COOS BAY — Southwestern Oregon Community College recently had its left-handed ace sign a letter of intent to play for Virginia Tech’s baseball team starting next fall.
The Lakers have signed the player they think can be his replacement, Reedsport star Dallas McGill.
“He’s just an ace,” SWOCC coach Dave Deutschman said. “He’s the left-handed guy that we’ve been wanting and we need to replace a guy who is going to a power-5 school (Jonah Hurney).
“Dallas is very capable of stepping into those shoes and filling the role of staff leader and the No. 1 guy on the mound. Of course, he has to earn it, but we think he’s very capable.”
McGill said SWOCC is a good place to extend his career as he aims for his eventual goal of becoming a professional pitcher.
“I like SWOCC,” he said. “The coach seemed really personable and a nice guy.”
Plus Nick Glover, who played with McGill at Reedsport, is with the Lakers now.
McGill might be chosen in the professional baseball draft after his senior season for the Brave next spring, and if he is taken early enough, he could skip college and join the team that picks him and start his trek through the minor leagues.
If he played for a four-year school, he would have to wait three years before he could be drafted again. On the other hand, in addition to the pros, SWOCC also could be the route to a scholarship at one of the top four-year schools if he isn’t chosen high either of the next few springs.
“He’s got all the tools in the world,” Deutschman said. “I think (being) on the junior college level for a year or so is going to be a very good place for him to open up a lot of doors.”
Deutschman is excited about McGill, both for his arm and his bat. And his numbers at Reedsport back up the coach’s optimism.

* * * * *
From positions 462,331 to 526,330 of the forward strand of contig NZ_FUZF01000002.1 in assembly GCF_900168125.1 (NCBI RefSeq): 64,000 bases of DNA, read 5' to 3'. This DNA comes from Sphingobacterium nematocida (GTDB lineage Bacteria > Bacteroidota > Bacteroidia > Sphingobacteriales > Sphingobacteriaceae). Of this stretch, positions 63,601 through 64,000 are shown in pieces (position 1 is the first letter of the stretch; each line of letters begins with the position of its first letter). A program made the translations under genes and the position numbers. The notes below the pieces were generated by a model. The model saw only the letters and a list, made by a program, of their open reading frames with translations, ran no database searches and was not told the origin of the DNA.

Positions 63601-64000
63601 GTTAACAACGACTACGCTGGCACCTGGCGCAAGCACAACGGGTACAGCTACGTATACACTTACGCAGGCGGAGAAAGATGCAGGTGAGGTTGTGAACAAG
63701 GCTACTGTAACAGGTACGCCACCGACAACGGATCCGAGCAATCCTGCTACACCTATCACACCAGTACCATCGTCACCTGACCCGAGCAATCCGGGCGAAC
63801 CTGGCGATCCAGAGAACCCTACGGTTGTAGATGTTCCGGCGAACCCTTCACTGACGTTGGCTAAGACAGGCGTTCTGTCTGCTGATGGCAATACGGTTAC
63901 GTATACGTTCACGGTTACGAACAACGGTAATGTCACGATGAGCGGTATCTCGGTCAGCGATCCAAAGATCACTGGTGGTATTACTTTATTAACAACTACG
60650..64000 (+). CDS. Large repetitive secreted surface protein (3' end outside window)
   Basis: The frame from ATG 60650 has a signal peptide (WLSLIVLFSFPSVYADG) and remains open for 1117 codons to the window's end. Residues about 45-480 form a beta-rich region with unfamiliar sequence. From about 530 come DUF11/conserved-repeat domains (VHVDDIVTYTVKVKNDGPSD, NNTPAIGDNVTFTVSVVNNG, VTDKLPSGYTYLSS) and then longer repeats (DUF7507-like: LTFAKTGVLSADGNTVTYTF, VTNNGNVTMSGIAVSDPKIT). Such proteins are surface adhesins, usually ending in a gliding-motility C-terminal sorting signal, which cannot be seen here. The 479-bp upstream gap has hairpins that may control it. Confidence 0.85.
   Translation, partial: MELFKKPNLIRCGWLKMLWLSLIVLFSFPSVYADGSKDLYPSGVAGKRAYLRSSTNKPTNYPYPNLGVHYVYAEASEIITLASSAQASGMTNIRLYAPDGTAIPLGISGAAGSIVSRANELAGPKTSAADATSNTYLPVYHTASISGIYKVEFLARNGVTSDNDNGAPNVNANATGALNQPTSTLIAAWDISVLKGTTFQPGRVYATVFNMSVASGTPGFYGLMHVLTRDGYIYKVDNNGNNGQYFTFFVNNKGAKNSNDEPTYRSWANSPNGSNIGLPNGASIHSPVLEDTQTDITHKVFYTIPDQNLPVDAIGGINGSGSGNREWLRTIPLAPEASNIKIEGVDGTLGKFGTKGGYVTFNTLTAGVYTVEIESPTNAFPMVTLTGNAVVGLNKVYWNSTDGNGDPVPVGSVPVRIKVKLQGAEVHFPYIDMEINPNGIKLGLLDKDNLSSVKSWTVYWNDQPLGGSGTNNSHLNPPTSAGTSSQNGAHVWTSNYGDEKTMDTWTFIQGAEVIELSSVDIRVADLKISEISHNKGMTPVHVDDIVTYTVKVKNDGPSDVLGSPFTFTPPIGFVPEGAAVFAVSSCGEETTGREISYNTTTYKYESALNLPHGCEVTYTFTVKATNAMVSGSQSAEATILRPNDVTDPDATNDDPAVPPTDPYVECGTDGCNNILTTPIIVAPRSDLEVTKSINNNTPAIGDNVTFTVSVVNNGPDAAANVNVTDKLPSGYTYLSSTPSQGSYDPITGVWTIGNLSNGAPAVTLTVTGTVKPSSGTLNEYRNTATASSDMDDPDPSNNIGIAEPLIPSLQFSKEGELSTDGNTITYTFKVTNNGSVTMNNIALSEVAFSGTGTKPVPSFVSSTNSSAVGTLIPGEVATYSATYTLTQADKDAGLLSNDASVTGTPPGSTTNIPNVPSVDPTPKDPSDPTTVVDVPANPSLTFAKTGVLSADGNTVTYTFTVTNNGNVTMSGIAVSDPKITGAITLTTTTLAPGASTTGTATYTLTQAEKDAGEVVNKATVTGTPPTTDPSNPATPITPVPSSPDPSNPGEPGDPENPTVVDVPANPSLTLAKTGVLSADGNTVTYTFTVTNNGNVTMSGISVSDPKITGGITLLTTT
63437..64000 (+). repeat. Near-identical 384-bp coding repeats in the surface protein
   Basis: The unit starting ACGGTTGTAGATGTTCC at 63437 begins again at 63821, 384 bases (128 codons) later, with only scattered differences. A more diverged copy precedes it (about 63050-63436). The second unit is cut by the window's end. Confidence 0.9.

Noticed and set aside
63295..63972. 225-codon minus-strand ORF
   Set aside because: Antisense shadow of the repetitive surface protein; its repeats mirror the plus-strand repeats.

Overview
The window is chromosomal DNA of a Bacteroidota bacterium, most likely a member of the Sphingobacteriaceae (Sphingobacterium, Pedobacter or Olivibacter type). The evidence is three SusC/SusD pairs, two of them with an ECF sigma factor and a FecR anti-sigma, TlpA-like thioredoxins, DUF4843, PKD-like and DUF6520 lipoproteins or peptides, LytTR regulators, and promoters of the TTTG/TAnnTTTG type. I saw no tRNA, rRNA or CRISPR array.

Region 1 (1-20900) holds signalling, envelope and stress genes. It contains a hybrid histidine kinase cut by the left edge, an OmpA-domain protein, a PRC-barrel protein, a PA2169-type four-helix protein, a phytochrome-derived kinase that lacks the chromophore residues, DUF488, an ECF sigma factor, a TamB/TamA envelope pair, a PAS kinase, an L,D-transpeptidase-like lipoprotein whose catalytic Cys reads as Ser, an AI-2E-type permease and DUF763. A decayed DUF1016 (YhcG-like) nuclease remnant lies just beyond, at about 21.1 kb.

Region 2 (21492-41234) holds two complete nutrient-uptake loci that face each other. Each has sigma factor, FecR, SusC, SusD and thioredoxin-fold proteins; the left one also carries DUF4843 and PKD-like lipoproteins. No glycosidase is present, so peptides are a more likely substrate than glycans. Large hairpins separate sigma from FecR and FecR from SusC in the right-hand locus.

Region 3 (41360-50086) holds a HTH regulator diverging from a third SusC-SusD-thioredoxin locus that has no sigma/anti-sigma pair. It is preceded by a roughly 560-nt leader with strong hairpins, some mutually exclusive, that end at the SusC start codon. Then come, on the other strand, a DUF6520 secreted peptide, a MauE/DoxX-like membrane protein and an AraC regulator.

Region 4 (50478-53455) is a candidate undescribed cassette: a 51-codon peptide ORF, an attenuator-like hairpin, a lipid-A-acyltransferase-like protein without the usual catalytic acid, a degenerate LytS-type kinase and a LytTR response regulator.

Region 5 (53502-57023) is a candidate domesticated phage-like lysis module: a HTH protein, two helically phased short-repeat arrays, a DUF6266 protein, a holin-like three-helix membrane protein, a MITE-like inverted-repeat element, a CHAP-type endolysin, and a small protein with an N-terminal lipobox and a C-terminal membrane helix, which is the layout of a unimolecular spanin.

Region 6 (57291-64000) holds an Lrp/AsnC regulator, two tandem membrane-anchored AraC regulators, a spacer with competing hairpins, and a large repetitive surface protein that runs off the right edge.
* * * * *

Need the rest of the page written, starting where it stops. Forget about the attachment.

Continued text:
During the 2019 season, McGill batted .530 with a .602 on-base percentage, eight home runs, 40 RBIs and 30 runs scored.
He was even more impressive on the mound, finishing with a 6-0 record, pitching 51.1 innings. He had 106 strikeouts, allowed three runs, gave up just eight hits and 17 walks and had a 0.40 earned run average. He also threw a no-hitter in Reedsport’s first playoff game.
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“His statistics are video-game good, but we don’t even look at that,” Deutschman said. “I like to see how they do against other competition, how they handle themselves against adversity … and mental approach to the game.”
The SWOCC coach said he expects McGill to respond well when he does get hit hard by an opposing team.
“He has a high ceiling,” Deutschman said. “You can’t teach 6-foot-5 and left-handed. And I talk about the motor skills — he’s got them.”
McGill has command of all his pitches and throws with the same motion and release point for every pitch, Deutschman said.
“One thing he does is he repeats what he has,” Deutschman said. “The people we watch on television (in professional baseball), they repeat what they have every single time.”
Deutschman also expects McGill to be available to play first base when he isn’t pitching.
“He has an opportunity to get stronger and hit for power,” Deutschman said, adding that the Lakers could always use a big left-handed bat in the middle of the order.
The Lakers have signed a number of other recruits for next fall. And since school started, they have been preparing for next spring.
“The fall is big,” Deutschman said. “They have to adjust to our philosophy and our system. We have to adapt to coaching them and making them the best they can be, as well as allowing them to be themselves, too.”
The players can get as many as 80 at-bats or pitch 20 to 45 innings during the fall.
“It’s a really good time for our guys to play in a game-like environment,” Deutschman said.
McGill plans to study business and his fall-back plan if doesn’t make it to the pros in baseball is to be an electrician.
Now he is preparing for his senior basketball season, which starts with a game on Dec. 4 against Elkton.